PICTURED: Sazerac and French 75 at Rabalais’ Bistro. Photo by N. Lackey Shaffer
861 E. Main St., Santa Paula
When one thinks of Rabalais’ Bistro, the things that probably come to mind are beignets, fried green tomatoes and po’ boy sandwiches — classic Southern-fried cuisine that has made the Cajun and Creole restaurant in downtown Santa Paula renowned inside and outside the county. Over the summer, the now 10-year-old establishment found yet another way to distinguish itself, with the opening of a New Orleans-style cocktail bar.
The bar shares space with Rabalais’ coffee counter and bakery — next to the espresso machine are a collection of top shelf spirits: WhistlePig and Michter’s bourbon, Bombay Sapphire gin, etc. A few high-top tables have been set up in the back for seating. It’s not a big space, but it’s bright and airy, and the atmosphere is relaxed and unpretentious with just a touch of Southern refinement. Happy hour is offered Wednesday through Friday, 3-5:30 p.m., and locals are making liberal use of the drink specials and small plates such as bourbon-glazed pork belly bites, deviled eggs and a decadent dip made with collard greens and artichokes.
A friend and I arrived just a bit too late for happy hour proper, but drinks can be brought to tables in the dining room as well. So we decided to enjoy a nice, leisurely dinner with a few of Rabalais’ house libations to whet our appetites.
Yes, martinis, Manhattans and Cosmopolitans are readily available. But care has been taken to celebrate the unique cocktail culture of New Orleans, with classics that hearken back to an earlier time and Louisiana’s renowned French influence. The sweet, mint-and-bourbon-filled mint julep is a Southern standard, of course. For something zesty and refreshing, there’s a Pimm’s Cup (lemonade and ginger ale with gin and an herbaceous liqueur called Pimm’s No. 1). The fruity, rum-laced Hurricane is guaranteed to wash the edge off the roughest day.
On this humid July evening, my friend went for the perfect summer sip: a lemony French 75, where the gin is sweetened with a touch of honey and champagne adds a delightful lightness and fizz. I’m used to this drink served over ice in a goblet, but Rabalais’ makes an elegant presentation of it, serving the pale yellow liquid straight up in a martini glass and garnishing it with a thick slice of lemon zest. Easy to drink, and so pretty and effervescent — a wonderful way to cool off on a hot day.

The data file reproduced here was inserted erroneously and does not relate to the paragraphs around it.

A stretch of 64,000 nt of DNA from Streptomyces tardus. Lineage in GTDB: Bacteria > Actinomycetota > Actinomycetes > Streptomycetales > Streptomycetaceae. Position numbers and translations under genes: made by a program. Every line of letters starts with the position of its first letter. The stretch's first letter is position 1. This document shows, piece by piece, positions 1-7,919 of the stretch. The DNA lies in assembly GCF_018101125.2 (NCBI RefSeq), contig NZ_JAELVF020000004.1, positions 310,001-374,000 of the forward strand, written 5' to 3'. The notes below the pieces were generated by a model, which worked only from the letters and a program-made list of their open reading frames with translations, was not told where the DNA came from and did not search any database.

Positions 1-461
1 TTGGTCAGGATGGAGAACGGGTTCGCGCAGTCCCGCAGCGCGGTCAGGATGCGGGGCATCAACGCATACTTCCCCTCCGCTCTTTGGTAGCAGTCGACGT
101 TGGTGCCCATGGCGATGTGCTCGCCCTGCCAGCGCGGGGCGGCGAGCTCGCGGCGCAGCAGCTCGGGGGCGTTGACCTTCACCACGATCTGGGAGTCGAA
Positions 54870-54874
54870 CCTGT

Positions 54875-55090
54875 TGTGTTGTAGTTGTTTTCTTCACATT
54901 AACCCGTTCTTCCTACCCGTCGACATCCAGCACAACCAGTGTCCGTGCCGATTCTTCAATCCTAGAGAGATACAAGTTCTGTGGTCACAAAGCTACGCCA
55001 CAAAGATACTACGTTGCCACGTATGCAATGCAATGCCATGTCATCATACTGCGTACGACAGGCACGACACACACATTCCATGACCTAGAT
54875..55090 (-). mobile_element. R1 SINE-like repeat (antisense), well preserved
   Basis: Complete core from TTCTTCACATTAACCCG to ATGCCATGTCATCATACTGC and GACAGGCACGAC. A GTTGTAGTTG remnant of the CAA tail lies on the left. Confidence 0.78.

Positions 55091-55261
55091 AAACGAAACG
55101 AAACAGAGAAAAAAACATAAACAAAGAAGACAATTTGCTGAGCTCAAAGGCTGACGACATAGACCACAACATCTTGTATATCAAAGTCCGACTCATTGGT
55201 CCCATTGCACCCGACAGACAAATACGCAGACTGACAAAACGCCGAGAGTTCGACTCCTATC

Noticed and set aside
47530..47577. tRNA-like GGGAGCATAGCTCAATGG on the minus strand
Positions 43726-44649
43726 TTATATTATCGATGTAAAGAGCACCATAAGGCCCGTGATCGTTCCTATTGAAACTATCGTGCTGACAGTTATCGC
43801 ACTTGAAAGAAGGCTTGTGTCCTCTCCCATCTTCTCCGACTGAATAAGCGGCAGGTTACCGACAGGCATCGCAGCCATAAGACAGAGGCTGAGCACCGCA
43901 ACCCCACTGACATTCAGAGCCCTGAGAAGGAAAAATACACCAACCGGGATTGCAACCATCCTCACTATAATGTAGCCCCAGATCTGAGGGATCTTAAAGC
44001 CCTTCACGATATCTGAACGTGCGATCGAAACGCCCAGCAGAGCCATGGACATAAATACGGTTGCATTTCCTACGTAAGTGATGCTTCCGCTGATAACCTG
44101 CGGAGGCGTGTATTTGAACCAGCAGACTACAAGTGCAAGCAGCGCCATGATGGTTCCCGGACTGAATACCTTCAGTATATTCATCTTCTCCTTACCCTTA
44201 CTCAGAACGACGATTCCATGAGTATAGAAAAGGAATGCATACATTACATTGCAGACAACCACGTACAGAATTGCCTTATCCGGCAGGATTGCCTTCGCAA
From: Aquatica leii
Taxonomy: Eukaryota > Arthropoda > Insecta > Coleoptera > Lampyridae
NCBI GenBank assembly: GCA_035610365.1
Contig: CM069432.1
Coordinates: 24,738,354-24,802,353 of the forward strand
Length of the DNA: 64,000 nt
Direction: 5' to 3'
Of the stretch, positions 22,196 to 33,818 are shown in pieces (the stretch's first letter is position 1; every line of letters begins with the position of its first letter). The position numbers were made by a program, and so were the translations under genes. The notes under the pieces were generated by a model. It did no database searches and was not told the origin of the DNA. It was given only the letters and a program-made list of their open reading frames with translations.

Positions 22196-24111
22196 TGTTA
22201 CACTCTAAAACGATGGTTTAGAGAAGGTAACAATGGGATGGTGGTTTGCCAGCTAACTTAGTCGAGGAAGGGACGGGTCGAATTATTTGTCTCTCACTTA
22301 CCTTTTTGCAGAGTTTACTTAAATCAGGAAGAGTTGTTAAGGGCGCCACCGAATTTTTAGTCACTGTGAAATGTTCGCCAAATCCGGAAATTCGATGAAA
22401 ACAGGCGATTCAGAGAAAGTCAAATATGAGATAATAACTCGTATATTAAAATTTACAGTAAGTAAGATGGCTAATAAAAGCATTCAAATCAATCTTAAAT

I wouldn’t allow myself to order an old fashioned — my standard go-to, and one which came highly recommended from our waiter (keeping notes for a return trip). Instead, I satisfied my deep and abiding love of whiskey with a Sazerac, made with Sazerac rye (a personal favorite, with lots of spice character) and Herbsaint aka Legendre Absinthe, which takes its name from the famous restaurant on St. Charles Avenue. Herbsaint is essentially a wormwood-free absinthe, with a floral aspect and a more gentle anise flavor. Mixed with the rye and a touch of bitters and Demerara sugar, it made a surprisingly balanced drink. The licorice essence receded into the background, rounding out the vanilla, honey and pepper notes of the rye, keeping the finish long and persistent. This was served neat, so as not to dilute the blend, and garnished with orange zest. Pure sipping pleasure.
Rabalais’ Bistro has always been a great gathering spot for friends, whether you’re chatting over coffee, enjoying a well-prepared meal or indulging in something delicious from the dessert case. Adding a bar has just given locals yet another reason to keep coming back. Straight up or on the rocks, there’s plenty of Southern charm being poured out here.